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Opinion | The NFL’s losing record on Black coaches


“Black Coaches within the National Football League: Superior Performance, Inferior Opportunities.” That was the title of a 2002 report by famed attorney Johnnie Cochran Jr. and civil rights lawyer Cyrus Mehri detailing how Black coaches averaged more wins than their White counterparts but found it harder to get hired and easier to be fired. Nearly 20 years later, nothing has modified, as a damning Post investigation underscores. The NFL can do more, however it hasn’t.

Compiling and analyzing three a long time of information, a team of Post reporters — including Dave Sheinin, Michael Lee, Emily Giambalvo, Artur Galocha and Clara Ence Morse — revealed the long-standing challenges facing the league’s Black coaches. They’re vastly underrepresented; while nearly 60 percent of NFL players are Black, just 11 percent of full-time head coaches since 1990 have been Black. Once they have been hired, Black coaches have been twice as more likely to get fired after posting a record of .500 or higher than coaches of other races. They’ve needed to spend significantly longer in mid-level assistant jobs before getting head coaching positions. They’ve also often been made head coaches on only an interim basis.

Black Out: The failed NFL diversity ‘rule’ corporate America loves

Much more powerful than the numbers in “Black Out,” a unbroken Post series, are the voices of the Black coaches who saw their exertions unrewarded. Maurice Carthon, who coached for 19 seasons after winning two Super Bowl rings as a running back for the Recent York Giants, interviewed unsuccessfully for five head coaching jobs before retiring. He spoke of 1 interview through which a team executive told him, “You understand, you’re not going to get this job,” right as he stepped off the plane. In one other, he said a team owner told him, “You understand, in our organization here, we let the boys wash the cars.”

The NFL has openly acknowledged there are usually not enough Black coaches and team executives; “unacceptable” is how NFL Commissioner Roger Goodell described the situation to the league’s 32 teams in February. The league points to efforts it has taken over time geared toward increasing diversity amongst its coaching ranks. It created networking seminars for minority coaches and front-office executives. It encouraged teams to foster diverse talent pipelines, for instance by giving draft selections to groups that develop a coach of color who becomes a head coach. However the league says it ultimately can’t control what the owners do, and that the predominantly White male group, as The Post’s reporters have made painfully clear, is more comfortable hiring individuals who appear to be them.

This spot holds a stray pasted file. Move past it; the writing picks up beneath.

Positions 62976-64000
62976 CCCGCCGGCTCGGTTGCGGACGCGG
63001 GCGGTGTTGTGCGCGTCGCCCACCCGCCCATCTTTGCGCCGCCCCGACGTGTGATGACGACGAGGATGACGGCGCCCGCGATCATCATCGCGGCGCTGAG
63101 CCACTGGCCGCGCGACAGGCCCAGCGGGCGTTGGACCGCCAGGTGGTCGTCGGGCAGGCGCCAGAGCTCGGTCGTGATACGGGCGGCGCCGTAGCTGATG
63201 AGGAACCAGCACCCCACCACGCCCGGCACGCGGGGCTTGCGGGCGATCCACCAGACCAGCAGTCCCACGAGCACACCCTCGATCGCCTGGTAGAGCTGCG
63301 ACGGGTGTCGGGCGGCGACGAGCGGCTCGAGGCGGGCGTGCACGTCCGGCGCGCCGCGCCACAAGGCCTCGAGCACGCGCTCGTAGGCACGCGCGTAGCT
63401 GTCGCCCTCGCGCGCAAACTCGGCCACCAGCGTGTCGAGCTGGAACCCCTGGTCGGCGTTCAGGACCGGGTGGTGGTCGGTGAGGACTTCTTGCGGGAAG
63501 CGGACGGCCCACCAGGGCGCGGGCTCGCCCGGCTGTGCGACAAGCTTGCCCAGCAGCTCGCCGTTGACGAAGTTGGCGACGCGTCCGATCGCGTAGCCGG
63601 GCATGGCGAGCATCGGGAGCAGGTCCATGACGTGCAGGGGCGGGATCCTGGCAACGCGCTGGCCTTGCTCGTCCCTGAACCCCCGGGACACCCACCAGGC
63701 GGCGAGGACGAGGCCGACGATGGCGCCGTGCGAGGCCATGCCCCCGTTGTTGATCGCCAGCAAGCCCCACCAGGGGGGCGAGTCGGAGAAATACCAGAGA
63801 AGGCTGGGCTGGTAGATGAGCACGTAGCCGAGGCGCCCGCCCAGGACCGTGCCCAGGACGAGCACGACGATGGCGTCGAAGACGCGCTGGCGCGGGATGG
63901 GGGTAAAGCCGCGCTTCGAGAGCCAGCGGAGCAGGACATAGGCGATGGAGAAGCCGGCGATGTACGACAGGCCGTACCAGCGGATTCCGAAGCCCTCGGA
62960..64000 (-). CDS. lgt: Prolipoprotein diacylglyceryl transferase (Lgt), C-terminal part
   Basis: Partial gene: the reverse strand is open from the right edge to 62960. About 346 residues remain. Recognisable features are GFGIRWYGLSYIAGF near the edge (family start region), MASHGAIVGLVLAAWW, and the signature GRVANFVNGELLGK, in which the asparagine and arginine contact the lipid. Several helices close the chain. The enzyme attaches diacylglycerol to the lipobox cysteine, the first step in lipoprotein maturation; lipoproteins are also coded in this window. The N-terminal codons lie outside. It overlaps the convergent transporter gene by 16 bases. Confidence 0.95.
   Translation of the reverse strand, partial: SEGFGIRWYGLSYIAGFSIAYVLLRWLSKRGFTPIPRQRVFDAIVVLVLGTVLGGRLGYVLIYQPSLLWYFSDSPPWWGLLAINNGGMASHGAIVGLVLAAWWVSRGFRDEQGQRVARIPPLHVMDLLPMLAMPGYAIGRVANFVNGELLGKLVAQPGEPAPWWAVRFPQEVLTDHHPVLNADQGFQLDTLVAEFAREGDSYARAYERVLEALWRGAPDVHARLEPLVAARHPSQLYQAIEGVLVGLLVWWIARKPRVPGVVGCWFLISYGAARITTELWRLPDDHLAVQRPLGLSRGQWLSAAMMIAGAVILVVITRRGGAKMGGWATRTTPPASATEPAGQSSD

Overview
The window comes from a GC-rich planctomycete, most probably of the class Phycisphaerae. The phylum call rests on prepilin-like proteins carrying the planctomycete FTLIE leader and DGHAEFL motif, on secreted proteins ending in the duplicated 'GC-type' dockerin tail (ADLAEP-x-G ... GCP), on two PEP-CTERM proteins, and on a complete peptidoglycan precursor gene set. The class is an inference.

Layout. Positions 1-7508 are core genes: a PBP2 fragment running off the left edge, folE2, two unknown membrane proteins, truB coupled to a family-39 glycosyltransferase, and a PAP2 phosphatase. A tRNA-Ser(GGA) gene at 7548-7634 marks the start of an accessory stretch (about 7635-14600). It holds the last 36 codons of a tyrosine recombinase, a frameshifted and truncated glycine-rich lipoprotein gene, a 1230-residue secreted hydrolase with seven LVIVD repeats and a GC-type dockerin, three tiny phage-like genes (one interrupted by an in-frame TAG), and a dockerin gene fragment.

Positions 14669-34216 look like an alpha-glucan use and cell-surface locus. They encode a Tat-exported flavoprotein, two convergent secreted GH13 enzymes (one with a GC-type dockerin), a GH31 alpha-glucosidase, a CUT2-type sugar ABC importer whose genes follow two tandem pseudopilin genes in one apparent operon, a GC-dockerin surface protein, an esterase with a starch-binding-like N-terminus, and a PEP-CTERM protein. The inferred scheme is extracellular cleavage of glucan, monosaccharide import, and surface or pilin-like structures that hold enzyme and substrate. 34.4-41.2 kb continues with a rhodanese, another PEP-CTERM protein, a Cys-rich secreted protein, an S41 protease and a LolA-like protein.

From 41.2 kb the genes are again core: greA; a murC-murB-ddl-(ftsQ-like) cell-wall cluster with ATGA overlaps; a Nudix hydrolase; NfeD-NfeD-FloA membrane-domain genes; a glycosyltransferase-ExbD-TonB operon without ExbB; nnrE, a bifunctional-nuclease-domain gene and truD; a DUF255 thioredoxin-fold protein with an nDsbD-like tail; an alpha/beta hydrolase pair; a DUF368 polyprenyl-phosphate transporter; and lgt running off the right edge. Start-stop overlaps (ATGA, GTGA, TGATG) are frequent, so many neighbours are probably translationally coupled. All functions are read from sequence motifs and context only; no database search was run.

In actual fact, the league shouldn’t be doing all it may well; the most recent installment of “Black Out,” by Gus Garcia-Roberts, detailed the league’s failure to exert pressure on teams. It did not implement the Rooney Rule, which requires teams to interview ethnic-minority candidates for head coaching and senior football operation jobs. That interview process — and the way easily it’s gamed — figures prominently within the lawsuit brought by former Miami head coach Brian Flores against the NFL and three teams. Just as the specter of a lawsuit in 2002 forced the NFL to take some motion by creating the Rooney Rule, let’s hope Mr. Flores’s suit and the eye focused on NFL hiring will finally bring change. Or the league could live as much as its words and do the best thing without being forced into it.

The Post’s View | In regards to the Editorial Board

Editorials represent the views of The Washington Post as an establishment, as determined through debate amongst members of the Editorial Board, based within the Opinions section and separate from the newsroom.

Members of the Editorial Board and areas of focus: Deputy Editorial Page Editor Karen Tumulty; Deputy Editorial Page Editor Ruth Marcus; Associate Editorial Page Editor Jo-Ann Armao (education, D.C. affairs); Jonathan Capehart (national politics); Lee Hockstader (immigration; issues affecting Virginia and Maryland); David E. Hoffman (global public health); Charles Lane (foreign affairs, national security, international economics); Heather Long (economics); Molly Roberts (technology and society); and Stephen Stromberg (elections, the White House, Congress, legal affairs, energy, the environment, health care).

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